Introductory Korean drama

To an economist like me, this fondness for hospitals is surprising, because hospitals are expensive in Korea and much of the bill is not covered by Korea’s National Health Insurance system.  Price-elasticity of demand does not seem to work in Korean drama.

That is from Princeton economist Uwe E. Reinhardt, from a document from his “class” on Korean Drama (pdf).  He introduces the “class” with this explanation:

After the near-collapse of the world’s financial system has shown that we economists really do not know how the world works, I am much too embarrassed to teach economics anymore, which I have done for many years.  I will teach Modern Korean Drama instead.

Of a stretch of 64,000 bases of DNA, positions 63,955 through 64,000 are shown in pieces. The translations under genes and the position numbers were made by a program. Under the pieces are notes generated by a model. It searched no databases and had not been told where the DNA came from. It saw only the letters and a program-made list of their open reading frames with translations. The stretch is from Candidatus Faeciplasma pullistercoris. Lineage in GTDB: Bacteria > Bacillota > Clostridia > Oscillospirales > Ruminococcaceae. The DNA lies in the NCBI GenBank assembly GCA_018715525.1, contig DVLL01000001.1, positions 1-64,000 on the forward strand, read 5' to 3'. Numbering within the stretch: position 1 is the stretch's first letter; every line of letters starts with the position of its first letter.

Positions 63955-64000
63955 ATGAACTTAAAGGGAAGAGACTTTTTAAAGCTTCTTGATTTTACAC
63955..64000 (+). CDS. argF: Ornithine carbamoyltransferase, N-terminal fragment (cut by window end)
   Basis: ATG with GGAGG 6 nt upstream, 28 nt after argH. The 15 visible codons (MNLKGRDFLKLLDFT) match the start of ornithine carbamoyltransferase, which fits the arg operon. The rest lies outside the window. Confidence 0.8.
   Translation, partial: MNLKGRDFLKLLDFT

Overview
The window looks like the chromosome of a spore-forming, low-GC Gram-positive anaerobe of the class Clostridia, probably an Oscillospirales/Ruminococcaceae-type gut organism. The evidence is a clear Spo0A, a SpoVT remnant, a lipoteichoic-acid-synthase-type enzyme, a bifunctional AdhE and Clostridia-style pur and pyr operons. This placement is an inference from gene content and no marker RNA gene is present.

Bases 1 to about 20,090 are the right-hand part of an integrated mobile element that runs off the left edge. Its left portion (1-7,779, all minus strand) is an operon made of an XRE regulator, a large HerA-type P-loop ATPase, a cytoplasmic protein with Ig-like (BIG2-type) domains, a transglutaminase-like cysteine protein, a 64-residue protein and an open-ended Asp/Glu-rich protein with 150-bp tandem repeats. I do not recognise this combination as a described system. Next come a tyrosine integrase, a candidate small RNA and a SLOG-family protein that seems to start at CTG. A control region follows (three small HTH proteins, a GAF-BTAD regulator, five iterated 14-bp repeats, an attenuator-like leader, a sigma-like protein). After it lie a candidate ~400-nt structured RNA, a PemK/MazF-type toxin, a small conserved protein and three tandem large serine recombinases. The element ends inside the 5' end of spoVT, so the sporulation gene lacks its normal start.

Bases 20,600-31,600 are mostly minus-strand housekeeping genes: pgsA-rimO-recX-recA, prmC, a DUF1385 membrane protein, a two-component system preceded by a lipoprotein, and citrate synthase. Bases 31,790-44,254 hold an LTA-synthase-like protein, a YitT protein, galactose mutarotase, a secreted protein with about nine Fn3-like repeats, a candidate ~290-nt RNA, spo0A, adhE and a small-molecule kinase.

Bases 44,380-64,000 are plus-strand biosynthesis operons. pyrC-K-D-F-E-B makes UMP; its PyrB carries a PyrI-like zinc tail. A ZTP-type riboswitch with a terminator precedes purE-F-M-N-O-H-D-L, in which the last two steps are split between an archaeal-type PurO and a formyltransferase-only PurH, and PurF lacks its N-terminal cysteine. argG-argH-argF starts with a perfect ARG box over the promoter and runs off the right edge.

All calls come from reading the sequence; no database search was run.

Although I have never been to Korea, I have watched Korean drama on a daily basis for over six years now.  Therefore I can justly consider myself an expert in that subject.

By the way, I have been watching Boys Over Flowers lately, a Korean drama (it’s also on Hulu).  Think of it as a mix of Heathers, Mean Girls, and Clueless, but set in a posh Korean high school, with lots of “Average is Over” value.  There is definitely income-elasticity of demand in Korean drama, even if there is not much price-elasticity.  There is also plenty on matching models, moral hazard, status competition, and repeated games, and not always with cooperative solutions.

For the pointer I thank Oriol Andres.


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